Liberated combines a comic book with an action game

(Image credit: Walkabout Games)

BOSTON – Reading a comic book is fun, but the experience is usually very passive. Playing an action game is fun, but the story is usually a little sparse. Liberated, a genre-bending game from Walkabout Games, aims to solve both of these problems by mashing the two together. Liberated requires a little patience, as it’s just as much about dialogue as run-and-gun action. But if you’re looking for a hardboiled cyberpunk mystery with a lot of story and a fair bit of gunplay, the game looks promising.

I went hands-on with Liberated at PAX East 2020, and admired what the game is trying to pull off. Visual novels and side-scrolling action games are both a dime-a-dozen, but I don’t think I’ve ever seen a game combine the two before. Liberated isn’t just an action game with motion-comic cutscenes; about half of the experience is simply watching the gorgeous animated panels and reading the generous amount of dialogue. The other half is taking down bad guys in side-scrolling action sequences that combine gun combat with light stealth.

Like a real comic book series, Liberated will split its story into a handful of different “issues,” each focusing on a different playable character. During my demo, I played abbreviated versions of two issues. I took control of Barry, a newly recruited freedom fighter, and William, a jaded police detective.

Both segments followed similar patterns. Each issue begins with animated motion comic panels, which combine comic book dialogue balloons with impressionistic film-noir art. The whole thing has a dreamlike quality, with its blurry edges and blue-gray color scheme. The story concerns a futuristic society in which surveillance tech lurks around every corner, and political freedom is a distant pipe dream. The story seems to tick all the required cyberpunk checkboxes: huge corporations, a restrictive government, nearly hopeless protagonists and hotshot hackers who might just be able to make a difference.

The first issue focuses on Barry, who joins up with a group of idealists who call themselves Liberated. Barry is in it for a paycheck, of course, but he’s still involved enough to take up arms in Liberated’s defense. After an opening cutscene, I took control of Barry, who had to wield a handgun and take down a collection of drones. After that, he made his way through a warehouse, gunning down enemies and hacking computers as he went.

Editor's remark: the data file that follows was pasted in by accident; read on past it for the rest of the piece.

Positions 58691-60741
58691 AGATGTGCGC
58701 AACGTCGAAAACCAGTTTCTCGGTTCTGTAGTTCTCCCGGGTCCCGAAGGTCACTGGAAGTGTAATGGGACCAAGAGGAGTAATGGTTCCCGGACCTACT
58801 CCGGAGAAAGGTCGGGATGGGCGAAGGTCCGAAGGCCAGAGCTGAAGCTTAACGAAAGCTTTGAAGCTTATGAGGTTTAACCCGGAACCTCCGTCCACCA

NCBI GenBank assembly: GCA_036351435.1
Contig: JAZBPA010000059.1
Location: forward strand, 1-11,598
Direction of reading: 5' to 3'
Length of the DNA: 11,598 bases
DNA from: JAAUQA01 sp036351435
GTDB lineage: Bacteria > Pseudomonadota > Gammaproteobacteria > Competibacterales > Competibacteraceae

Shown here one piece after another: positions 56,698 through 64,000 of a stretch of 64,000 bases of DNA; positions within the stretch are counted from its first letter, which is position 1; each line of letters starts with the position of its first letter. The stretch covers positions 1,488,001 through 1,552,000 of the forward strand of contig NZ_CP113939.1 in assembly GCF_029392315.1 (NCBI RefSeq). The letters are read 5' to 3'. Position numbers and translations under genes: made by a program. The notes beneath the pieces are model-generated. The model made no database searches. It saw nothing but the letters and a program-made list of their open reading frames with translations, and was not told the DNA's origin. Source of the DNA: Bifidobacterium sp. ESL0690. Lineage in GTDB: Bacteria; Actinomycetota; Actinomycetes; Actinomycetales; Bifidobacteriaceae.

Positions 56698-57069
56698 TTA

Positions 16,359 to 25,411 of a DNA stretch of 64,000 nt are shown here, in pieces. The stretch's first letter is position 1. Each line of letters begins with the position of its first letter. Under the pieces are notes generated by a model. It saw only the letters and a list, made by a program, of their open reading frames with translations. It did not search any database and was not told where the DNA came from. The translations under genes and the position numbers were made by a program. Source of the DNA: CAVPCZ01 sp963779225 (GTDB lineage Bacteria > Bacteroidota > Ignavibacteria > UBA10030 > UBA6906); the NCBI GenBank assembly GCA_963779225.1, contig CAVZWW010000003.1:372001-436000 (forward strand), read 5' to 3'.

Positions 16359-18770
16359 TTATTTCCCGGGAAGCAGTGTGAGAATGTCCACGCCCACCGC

Gunplay is a pretty simple affair. You hold down the left stick to move, and the right stick to aim. The right trigger fires; the right bumper reloads. If you get hit, you can hide behind cover and heal more quickly, but enemies can also come and try to drag you out. You’ll need to respond to a fast quick-time prompt to survive. Both you and enemies can take a few hits. It’s engaging, but you’ll get the hang of it pretty quickly.

What struck me about these action sequences was that they were short. After a few screens of bad guys, Liberated went right back to the graphic novel setup and continued the plot. This game isn’t about long stretches of gameplay followed by short, expository cutscenes; it balances both elements pretty evenly.

In William’s section, the comic-book-alternating-with-action-game format was about the same. The only difference is that William learned a few new tricks during the action sections. Rather than a handgun, William had a much more effective submachine gun – but so did his enemies. There was also a clever sequence in which he got to control a drone to take out enemies remotely. But the drone didn’t have enough explosives to clear the room, so I had to pick and choose which enemies represented the biggest threats.

Liberated doesn’t seem like a deep game, but it does have the capacity to be a unique one. As a comic book fan, I found the mix of styles appealing, and the cyberpunk story seems timely. The game will launch in Q2 2020 for PC and Nintendo Switch, and while Walkabout hasn’t listed a price yet, the devs told me that they don’t expect it to be very expensive. To start, the game will consist of four “issues,” but if fan response is positive, there’s always the chance for additional DLC.

Marshall Honorof

Marshall Honorof is a senior editor for Tom's Guide, overseeing the site's coverage of gaming hardware and software. He comes from a science writing background, having studied paleomammalogy, biological anthropology, and the history of science and technology. After hours, you can find him practicing taekwondo or doing deep dives on classic sci-fi.